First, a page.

Live At The Apollo (Expanded Edition)

Live At The Apollo (Expanded Edition)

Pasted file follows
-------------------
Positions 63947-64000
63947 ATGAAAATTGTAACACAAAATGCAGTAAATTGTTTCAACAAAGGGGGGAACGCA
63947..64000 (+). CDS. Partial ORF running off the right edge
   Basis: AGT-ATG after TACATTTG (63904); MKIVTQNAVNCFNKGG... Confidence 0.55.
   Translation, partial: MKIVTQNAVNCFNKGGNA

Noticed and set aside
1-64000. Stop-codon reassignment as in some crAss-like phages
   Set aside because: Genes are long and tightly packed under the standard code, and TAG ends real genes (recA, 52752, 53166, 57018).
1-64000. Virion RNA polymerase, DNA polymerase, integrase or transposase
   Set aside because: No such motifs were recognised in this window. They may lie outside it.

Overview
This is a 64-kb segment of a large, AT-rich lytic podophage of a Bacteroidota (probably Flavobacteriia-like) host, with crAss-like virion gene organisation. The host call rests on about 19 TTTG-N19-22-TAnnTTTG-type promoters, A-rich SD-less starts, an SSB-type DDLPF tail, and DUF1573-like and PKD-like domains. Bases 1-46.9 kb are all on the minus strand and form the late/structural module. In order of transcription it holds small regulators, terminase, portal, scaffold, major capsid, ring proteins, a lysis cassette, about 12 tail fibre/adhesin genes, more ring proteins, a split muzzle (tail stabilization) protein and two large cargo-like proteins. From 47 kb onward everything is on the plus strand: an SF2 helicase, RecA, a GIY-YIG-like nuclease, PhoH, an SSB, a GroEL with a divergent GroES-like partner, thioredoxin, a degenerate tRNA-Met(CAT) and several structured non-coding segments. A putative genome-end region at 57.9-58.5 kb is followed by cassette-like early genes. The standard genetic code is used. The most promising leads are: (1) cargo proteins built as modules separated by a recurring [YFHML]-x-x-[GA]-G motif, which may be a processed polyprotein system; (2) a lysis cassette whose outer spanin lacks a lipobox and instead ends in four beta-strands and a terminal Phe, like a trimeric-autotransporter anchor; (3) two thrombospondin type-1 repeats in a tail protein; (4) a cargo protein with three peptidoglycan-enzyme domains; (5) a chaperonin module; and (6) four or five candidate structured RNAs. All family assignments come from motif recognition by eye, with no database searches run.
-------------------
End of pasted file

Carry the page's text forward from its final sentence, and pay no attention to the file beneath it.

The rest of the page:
Part of the reason Live at the Apollo has stuck around so long is that it achieves the feat of giving listeners a pretty good idea of how it actually might feel to be stuck in the middle of a James Brown show in 1962: Hot, hazy, sticky, sweat-flinging-and-girls-gasping-for-air-between-screams James Brown. Eleven-minutes-of-PG-13-heaving-through-“Lost Someone” James Brown, gospel-calling-and-responding-with-his-band-on-“Night Train”-like-the-show-they-were James Brown. Nobody had ever done this before—at least, the live albums that were out there were more “live” in either the ethnographic sense (recordings of Cameroonian pygmies, or Alan Lomax traveling the rural south for amateur American blues) or attempts to capture more essentially improvisational arts like jazz. In other words, the atmosphere was secondary. But in the case of Live at the Apollo, it was central. Soul music didn’t have the hold on America it would just a few years later, and the soul that was popular tended to be cleaned up and hemmed in for the sake of national—code in part for “white”—audiences. (Just listen to how mannered Sam Cooke sounded on record versus how loose he sounded on the archival Live at the Harlem Square Club, 1963—brilliant in both cases, just different.) In the same way an album like Run-DMC’s Raising Hell helped bring rap to the suburbs, Live at the Apollo gave audiences—who would’ve never gone to a mostly Black club like the Apollo in the mostly Black neighborhood of Harlem—a glimpse of what that world was like at a time when the press for Civil Rights was becoming the concern of people who’d never made it their concern before. King Records founder Syd Nathan famously refused to fund the recording because he thought it was pointless, so Brown put up the money himself. He was a showman—he had a hunch.

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